Fruit Width:
    1-3 inches
    Fruit Description:
    Cone-like elongated cluster, each small, dry, enclosed in a sac-like, papery bract. They are used in making beer.
  • Flowers:
    Flower Color:
    Gold/Yellow
    Green
    White
    Flower Inflorescence:
    Panicle
    Flower Value To Gardener:
    Fragrant
    Showy
    Flower Bloom Time:
    Fall
    Summer
    Flower Shape:
    Cup
    Flower Petals:
    4-5 petals/rays
    Flower Size:
    < 1 inch
    Flower Description:
    Male and female flowers bloom from mid-summer to fall. The small flowers are fragrant. Female flowers have thread like styles and no petals, while the male flower has 5 sepals and stamens. Flowers can have a hint of pine or citrus fragrance.
  • Leaves:
    Leaf Color:
    Green
    Leaf Type:
    Simple
    Leaf Arrangement:
    Opposite
    Leaf Margin:
    Lobed
    Serrate
    Hairs Present:
    Yes
    Leaf Length:
    > 6 inches
    Leaf Width:
    > 6 inches
    Leaf Description:
    Mostly opposite, palmately 3-7-veined and lobed foliage. Leaves range from 1 to 6" long and wide. While the upper side of the leaves is hairless, the underside has soft hairs along the veins.
  • Stem:
    Stem Color:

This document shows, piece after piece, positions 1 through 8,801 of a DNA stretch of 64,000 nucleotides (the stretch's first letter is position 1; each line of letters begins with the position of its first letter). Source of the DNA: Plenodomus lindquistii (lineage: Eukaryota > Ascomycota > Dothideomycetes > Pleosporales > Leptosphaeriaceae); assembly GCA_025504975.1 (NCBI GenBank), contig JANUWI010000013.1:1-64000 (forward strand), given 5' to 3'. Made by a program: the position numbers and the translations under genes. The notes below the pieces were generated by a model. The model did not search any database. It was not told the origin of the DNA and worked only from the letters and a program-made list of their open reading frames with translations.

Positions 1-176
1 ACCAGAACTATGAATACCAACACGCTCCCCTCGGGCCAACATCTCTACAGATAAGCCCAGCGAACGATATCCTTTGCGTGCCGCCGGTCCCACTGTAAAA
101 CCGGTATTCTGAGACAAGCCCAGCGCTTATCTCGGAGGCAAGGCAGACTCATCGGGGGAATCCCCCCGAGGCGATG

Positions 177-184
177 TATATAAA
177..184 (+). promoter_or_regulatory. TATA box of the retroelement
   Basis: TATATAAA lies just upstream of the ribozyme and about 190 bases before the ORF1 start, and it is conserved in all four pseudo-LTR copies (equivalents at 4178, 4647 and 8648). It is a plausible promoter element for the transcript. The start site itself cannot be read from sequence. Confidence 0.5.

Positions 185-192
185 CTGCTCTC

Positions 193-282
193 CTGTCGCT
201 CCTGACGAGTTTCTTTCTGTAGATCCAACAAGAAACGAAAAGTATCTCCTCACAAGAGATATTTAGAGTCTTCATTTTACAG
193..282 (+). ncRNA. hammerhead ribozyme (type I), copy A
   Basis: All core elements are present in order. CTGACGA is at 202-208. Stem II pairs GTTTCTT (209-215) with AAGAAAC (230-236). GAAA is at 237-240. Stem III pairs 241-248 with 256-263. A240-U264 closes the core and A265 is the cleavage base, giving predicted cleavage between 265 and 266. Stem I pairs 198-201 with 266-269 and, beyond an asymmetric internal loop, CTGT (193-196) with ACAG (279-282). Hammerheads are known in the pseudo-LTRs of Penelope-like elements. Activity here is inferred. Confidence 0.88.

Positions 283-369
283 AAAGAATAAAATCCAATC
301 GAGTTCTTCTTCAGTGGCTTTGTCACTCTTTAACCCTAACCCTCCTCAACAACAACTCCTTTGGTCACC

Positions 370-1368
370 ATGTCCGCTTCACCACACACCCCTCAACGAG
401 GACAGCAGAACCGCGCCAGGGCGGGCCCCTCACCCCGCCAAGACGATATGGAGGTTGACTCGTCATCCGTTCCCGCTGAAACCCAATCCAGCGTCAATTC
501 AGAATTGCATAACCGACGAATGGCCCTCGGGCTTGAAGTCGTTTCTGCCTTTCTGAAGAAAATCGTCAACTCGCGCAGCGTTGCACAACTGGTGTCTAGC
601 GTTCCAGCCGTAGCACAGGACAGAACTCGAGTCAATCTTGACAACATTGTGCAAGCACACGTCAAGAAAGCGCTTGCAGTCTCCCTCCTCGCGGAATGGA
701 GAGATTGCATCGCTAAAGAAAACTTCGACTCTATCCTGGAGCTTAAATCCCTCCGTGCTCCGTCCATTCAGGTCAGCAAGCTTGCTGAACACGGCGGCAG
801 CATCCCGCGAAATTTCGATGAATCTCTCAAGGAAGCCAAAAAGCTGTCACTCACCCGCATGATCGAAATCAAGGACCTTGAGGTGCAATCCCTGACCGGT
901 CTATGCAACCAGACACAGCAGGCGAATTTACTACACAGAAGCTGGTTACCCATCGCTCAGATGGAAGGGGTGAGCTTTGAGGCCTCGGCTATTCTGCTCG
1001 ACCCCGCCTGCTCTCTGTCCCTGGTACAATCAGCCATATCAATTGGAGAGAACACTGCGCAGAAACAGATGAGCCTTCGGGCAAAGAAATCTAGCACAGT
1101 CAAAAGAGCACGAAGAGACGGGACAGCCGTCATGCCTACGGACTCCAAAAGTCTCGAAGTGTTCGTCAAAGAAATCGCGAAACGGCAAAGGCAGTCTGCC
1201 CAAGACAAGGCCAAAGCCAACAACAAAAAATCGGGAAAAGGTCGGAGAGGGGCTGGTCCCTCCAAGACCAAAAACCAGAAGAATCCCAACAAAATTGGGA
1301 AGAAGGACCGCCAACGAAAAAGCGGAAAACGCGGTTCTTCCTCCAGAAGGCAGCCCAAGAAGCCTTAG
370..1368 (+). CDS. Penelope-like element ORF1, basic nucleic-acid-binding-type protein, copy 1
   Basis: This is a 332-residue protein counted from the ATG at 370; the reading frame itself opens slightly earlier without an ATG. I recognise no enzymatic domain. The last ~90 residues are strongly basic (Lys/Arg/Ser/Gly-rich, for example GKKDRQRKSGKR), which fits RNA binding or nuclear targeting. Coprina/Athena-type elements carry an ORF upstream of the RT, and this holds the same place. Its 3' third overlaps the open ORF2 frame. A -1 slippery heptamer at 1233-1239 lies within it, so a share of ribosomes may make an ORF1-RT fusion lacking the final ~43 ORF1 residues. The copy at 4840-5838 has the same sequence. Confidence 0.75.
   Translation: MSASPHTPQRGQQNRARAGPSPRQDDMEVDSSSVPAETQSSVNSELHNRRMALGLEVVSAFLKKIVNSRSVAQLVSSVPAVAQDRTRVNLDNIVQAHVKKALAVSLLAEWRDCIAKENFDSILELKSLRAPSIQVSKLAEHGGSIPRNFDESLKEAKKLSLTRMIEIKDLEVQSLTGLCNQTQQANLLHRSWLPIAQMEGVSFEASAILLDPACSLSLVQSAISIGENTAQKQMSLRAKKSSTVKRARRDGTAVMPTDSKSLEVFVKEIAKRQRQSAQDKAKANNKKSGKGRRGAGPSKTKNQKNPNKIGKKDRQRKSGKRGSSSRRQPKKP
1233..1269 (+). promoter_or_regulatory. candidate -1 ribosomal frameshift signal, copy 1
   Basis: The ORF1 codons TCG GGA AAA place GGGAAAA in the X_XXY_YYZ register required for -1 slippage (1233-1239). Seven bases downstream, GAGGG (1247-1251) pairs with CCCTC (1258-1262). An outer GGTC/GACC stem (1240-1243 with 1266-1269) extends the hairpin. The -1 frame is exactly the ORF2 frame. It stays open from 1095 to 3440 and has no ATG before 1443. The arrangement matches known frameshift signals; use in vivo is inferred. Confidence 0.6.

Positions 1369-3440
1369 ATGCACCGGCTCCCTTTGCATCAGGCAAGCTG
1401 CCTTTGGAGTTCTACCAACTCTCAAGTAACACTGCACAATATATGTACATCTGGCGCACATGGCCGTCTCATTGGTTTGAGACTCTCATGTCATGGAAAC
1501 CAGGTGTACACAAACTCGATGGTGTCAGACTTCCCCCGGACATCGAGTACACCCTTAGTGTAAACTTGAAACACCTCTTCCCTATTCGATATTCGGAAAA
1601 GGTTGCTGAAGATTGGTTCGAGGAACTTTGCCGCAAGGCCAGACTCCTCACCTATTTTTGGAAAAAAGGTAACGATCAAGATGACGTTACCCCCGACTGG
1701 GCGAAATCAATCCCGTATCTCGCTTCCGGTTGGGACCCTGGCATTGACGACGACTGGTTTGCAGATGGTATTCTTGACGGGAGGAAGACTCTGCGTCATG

Green
    Stem Is Aromatic:
    No
    Stem Surface:
    Hairy (pubescent)
    Stem Description:
    The Green stems are branched. Scattered hairs along the stem face downwards and are used by the plant to grab onto other vegetation or structures to climb.
  • Landscape:
    Landscape Location:
    Naturalized Area
    Slope/Bank
    Woodland
    Landscape Theme:
    Butterfly Garden
    Drought Tolerant Garden
    Native Garden
    Pollinator Garden
    Design Feature:
    Accent
    Mass Planting
    Screen/Privacy
    Specimen
    Attracts:
    Butterflies
    Resistance To Challenges:
    Deer
    Drought
    Problems:
    Contact Dermatitis
    Problem for Dogs
    Weedy
  • Poisonous to Humans:
    Poison Severity:
    Low
    Poison Symptoms:
    SKIN IRRITATION MINOR, OR LASTING ONLY FOR A FEW MINUTES. Skin irritation with blisters upon contact. Dogs: panting, high body temperature, seizures, death.
    Poison Toxic Principle:
    Volatile oils and bitter acids
    Causes Contact Dermatitis:
    Yes
    Poison Part:
    Flowers
    Leaves